Non-stealing


The third of the Yamas (see previous Yoga philosophy blog posts if you're already lost) is that of Asteya, which is translated as non-stealing. As with a lot of these 'restraints', they seem something that most of us do already. I don't know about you, but since my teenage days left me, I've been pretty good at not stealing. I even usually give back extra change if a cashier makes a mistake (yup, I should be made a saint).


If you've been following the blogs about the Yamas you'll know that they're never that simple. Non-stealing moves beyond just the material. Think about stealing time, privacy and thoughts. Can you say you don't steal people's time now and then? Is having an extra 5 minutes snoozing in bed stealing your own time? Driving past a car crash and having that urge to give it a little look; is that stealing someone's privacy? And we all steal each other's thoughts. If we credit the other person each time then it wouldn't be stealing, but do we do that? I'm sure when I teach something I've seen another teacher do I don't always credit them. 'This one is a Joseph Pilates original, Anula Maiberg taught this first, this is a take of something Trina Altman taught.' I would really love to do that, but it's not all that practical.


There is also stealing from Mother Earth. The idea of Asteya is to put back in nature what one uses, but how hard is that going to be in Western Culture? As soon as I turn the ignition on my car that's going to be pretty tough without planting numerous trees. In fact, I'm guessing that the UK hasn't got enough space for us to all plant the amount of trees it would take to offset the burning of fossil fuels from driving our cars.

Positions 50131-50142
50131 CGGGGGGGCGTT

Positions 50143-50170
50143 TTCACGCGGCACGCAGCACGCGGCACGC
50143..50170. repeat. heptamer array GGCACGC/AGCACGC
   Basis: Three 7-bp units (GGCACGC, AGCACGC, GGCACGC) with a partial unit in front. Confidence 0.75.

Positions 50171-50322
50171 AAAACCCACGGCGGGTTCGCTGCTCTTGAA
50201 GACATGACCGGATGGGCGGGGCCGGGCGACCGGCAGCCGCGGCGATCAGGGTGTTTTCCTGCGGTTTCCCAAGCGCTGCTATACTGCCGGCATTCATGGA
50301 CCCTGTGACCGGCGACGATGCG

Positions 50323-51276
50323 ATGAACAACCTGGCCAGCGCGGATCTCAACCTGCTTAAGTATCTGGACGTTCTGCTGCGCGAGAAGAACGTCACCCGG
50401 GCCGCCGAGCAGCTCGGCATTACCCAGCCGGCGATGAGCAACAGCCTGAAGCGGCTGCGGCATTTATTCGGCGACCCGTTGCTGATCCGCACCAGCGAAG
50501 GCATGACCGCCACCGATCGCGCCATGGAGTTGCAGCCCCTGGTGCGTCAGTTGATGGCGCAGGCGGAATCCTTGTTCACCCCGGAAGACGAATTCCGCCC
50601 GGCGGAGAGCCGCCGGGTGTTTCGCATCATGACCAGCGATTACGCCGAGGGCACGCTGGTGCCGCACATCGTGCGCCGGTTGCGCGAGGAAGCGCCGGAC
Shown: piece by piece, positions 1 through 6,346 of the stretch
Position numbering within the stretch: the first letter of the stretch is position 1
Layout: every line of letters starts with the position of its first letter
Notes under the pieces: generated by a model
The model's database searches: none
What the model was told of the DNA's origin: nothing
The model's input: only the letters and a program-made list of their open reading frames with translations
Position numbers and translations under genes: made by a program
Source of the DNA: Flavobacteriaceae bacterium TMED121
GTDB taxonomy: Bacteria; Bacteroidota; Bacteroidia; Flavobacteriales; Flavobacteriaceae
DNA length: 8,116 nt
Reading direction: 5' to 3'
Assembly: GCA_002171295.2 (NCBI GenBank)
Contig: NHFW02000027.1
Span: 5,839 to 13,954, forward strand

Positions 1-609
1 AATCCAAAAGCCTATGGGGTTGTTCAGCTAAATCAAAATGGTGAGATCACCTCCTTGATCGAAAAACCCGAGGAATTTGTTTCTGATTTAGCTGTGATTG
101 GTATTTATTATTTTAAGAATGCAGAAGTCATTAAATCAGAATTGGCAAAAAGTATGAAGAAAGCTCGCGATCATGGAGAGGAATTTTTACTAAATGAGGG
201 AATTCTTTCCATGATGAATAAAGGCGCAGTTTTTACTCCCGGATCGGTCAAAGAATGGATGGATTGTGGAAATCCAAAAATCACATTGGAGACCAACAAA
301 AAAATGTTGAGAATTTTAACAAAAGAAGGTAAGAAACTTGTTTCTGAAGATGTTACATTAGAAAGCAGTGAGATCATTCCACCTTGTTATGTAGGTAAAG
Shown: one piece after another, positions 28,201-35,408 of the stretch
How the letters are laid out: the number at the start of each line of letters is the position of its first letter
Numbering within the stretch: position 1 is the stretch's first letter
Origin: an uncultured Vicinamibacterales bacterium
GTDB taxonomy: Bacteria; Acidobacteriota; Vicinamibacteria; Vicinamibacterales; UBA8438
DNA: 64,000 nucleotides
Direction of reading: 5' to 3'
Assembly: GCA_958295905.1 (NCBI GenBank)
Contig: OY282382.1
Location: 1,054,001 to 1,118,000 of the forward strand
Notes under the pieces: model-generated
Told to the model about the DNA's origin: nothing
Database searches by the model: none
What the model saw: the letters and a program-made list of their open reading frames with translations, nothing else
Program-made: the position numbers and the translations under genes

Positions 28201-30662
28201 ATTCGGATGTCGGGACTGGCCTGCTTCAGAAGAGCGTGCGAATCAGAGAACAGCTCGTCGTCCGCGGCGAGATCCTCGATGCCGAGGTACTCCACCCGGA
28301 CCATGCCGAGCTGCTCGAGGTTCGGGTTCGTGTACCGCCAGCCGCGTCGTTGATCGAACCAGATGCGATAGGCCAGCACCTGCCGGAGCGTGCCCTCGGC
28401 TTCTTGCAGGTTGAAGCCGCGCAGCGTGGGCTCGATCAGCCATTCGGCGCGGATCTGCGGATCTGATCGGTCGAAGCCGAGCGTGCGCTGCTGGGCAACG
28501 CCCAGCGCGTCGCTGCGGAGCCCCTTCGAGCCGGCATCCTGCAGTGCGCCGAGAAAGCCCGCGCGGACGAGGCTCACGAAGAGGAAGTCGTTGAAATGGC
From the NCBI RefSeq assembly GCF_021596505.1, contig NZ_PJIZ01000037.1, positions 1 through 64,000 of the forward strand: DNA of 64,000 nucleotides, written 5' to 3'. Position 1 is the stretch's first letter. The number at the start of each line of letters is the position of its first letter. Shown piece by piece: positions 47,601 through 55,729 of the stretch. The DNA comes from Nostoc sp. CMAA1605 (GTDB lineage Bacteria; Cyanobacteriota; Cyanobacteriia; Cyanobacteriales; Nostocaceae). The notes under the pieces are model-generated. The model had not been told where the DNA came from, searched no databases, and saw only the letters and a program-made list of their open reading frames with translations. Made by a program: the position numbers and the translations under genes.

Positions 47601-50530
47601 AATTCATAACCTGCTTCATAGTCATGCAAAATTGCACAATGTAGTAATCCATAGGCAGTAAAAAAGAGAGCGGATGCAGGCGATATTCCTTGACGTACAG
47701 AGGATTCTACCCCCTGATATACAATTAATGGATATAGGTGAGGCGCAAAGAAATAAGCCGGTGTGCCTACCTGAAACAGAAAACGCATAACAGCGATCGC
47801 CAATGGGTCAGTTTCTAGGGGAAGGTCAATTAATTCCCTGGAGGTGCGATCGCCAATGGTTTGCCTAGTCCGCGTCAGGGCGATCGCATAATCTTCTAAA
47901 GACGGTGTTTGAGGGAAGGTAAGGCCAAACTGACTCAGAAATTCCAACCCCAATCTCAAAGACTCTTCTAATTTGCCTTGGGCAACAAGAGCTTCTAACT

The notion is that stealing arises from thoughts of lack or fear, and that is quite probably true. I drive my car to jobs because I think I won't have enough money for my flat otherwise. The Yamas of non-stealing is actually the practice of gratitude and realisation of abundance. If you are grateful for what you have you don't need anything more. If you realise that the World is abundant you know that everything you need is there. The two practices are one. You may recognise these from a lot of self-help and spirituality books. They're not just found in Yoga.


What I try to teach my students to do is question everything. Question this too. In the class I taught about Asteya I asked 'is the practice of gratitude really that healthy?' I only hinted and my opinion on this to provoke some thought as it's not my place to express my opinion fully. Here is though! There is a lot of research showing that it is, and how it changes the state of our brain, building new neural pathways to positive emotions. Great! But I think you can NEVER have a hard a fast rule. Adhering truly to Asteya is partly what helped in people not questioning abuse within Yoga. The practice means being grateful for EVERYTHING including the negative experiences. 'They are there to give us lessons' is what spirituality teaches. This is severely dangerous! I cannot stress that enough. It is akin to the dangers I see in the 'positivity' movement which I wrote about here. Yes of course we take lessons and grow from negative experiences, but we should not put up with them if they are in our control. I would suggest the Asteya on a deeper level actually teaches us that we should.


This is why we should question everything. There is beauty to be found in the texts, and the suggestions they make are really useful life tools. But I suggest seeing them as just that. Tools that you use, but you wouldn't use a spanner to undo a screw. There's a time and a place for all of these things. The notion of Asteya stems from a place of love for all, which is a wonderful thing. But remember that 'all' also includes a love for yourself.